Facebook raised the price range for its IPO to $34 to $38 a share, from $28 to $35 a piece earlier. The move signals a strong demand from investors
New York: Social networking site Facebook has raised the price range for its initial public offering (IPO) to $34-$38 per share. Facebook is expected to garner additional $12.8 billion at the top end of the band, reports PTI.
Facebook said in a regulatory filing yesterday that it has raised the price range for its IPO to $34 to $38 a share, from $28 to $35 a piece earlier. The move signals a strong demand from investors.
Facebook, which will sell 337.41 million shares, is expected to raise about $12.8 billion at the top range of the stock price through the IPO.
With the new price range, Facebook would be valued at $93 billion to $104 billion.
It is expected to go public on 18th May and the stock will be listed on Nasdaq under the symbol 'FB'.
It's much anticipated IPO is expected to shadow that of other tech giants like Google which had raised $1.9 billion and valued the company at about $23 billion when it went public in 2004.
Facebook's 27-year-old CEO Mark Zuckerberg is planning to sell 30.2 million shares. He plans to use the proceeds to cover taxes. Zuckerberg would retain voting control of 58.8% of the company after the IPO.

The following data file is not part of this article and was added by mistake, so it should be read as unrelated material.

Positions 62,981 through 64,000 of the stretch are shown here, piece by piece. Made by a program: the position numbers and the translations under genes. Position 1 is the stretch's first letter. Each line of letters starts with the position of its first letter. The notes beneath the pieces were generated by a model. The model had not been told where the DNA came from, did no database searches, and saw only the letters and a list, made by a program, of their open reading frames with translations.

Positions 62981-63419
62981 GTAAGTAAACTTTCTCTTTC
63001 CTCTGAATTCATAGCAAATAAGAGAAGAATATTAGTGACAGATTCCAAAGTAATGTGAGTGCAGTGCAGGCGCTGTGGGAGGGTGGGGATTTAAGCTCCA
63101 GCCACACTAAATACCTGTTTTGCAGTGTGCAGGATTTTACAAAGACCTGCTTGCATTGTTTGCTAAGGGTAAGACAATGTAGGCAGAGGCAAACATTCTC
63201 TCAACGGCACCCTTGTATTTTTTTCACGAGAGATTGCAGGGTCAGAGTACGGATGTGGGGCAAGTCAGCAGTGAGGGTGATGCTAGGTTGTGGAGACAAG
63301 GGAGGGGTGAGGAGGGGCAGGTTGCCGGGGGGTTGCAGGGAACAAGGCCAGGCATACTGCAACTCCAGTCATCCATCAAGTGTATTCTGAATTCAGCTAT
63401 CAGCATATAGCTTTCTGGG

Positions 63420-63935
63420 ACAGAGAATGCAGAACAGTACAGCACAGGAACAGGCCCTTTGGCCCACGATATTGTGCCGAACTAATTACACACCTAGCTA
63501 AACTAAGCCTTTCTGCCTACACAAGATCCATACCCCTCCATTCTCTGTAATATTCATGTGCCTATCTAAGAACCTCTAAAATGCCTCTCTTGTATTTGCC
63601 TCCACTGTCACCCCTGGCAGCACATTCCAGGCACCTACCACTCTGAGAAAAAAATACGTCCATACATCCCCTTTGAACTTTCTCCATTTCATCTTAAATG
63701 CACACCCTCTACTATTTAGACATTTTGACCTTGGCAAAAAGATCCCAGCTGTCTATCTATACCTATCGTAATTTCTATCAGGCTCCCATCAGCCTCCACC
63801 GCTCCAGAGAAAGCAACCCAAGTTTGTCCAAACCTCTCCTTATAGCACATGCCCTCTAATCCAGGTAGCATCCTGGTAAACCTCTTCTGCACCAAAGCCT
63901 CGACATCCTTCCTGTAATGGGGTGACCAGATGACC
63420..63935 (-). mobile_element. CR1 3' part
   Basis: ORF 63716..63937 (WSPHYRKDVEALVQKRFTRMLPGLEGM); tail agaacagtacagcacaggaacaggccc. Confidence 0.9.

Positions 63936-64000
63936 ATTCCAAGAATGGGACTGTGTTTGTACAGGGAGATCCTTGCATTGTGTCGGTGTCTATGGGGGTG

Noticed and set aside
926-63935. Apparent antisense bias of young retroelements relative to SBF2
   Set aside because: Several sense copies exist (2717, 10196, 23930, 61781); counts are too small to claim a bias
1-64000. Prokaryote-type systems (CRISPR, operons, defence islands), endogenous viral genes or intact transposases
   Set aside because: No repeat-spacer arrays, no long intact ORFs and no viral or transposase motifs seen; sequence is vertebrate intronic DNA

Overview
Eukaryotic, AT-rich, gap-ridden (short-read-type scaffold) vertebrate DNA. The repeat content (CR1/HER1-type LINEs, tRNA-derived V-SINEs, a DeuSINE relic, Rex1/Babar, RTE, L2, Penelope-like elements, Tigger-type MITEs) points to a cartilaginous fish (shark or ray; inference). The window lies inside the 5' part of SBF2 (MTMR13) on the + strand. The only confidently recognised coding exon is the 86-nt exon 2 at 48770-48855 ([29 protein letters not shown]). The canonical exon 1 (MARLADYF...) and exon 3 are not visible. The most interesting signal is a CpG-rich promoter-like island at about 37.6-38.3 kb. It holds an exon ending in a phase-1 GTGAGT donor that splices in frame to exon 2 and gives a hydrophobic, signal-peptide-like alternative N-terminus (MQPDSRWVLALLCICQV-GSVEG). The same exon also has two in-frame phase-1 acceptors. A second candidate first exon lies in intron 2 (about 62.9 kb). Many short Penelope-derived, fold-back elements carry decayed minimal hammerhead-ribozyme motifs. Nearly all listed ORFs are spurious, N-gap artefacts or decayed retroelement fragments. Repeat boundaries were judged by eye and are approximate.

Other stockholders who would be offering shares include the social network's early investors such as James Breyer of the venture capital firm Accel Partners, who's offering 38.2 million shares. Goldman Sachs is unloading 20% of its stake, or 13.2 million shares.
With 901 million users as of 31 March 2012, Facebook is the most popular social networking site in the world and a magnet for advertisers.
The hectic work at the front desk meant staff being alert all the time, but despite this there were some goof-ups that were resolved without much ado. The 34rd part of a series describing the unknown triumphs and travails of doing international business
Although the front desk associates had to be on their feet almost all the time, many of us developed sour feet and back pains; this was relieved by taking turns to go to the "back office" and relax for a few minutes at a time.
Smoking was prohibited in most areas and smokers had difficult time. They did have some rooms especially designed for smokers in most hotels, but occasionally we found that someone or the other had smoked in the banned areas. We were vigilant and had to ensure special cleaning in case somebody had done this mischief, as we did not want the new guest to lodge complaints, fall sick and resort to claims!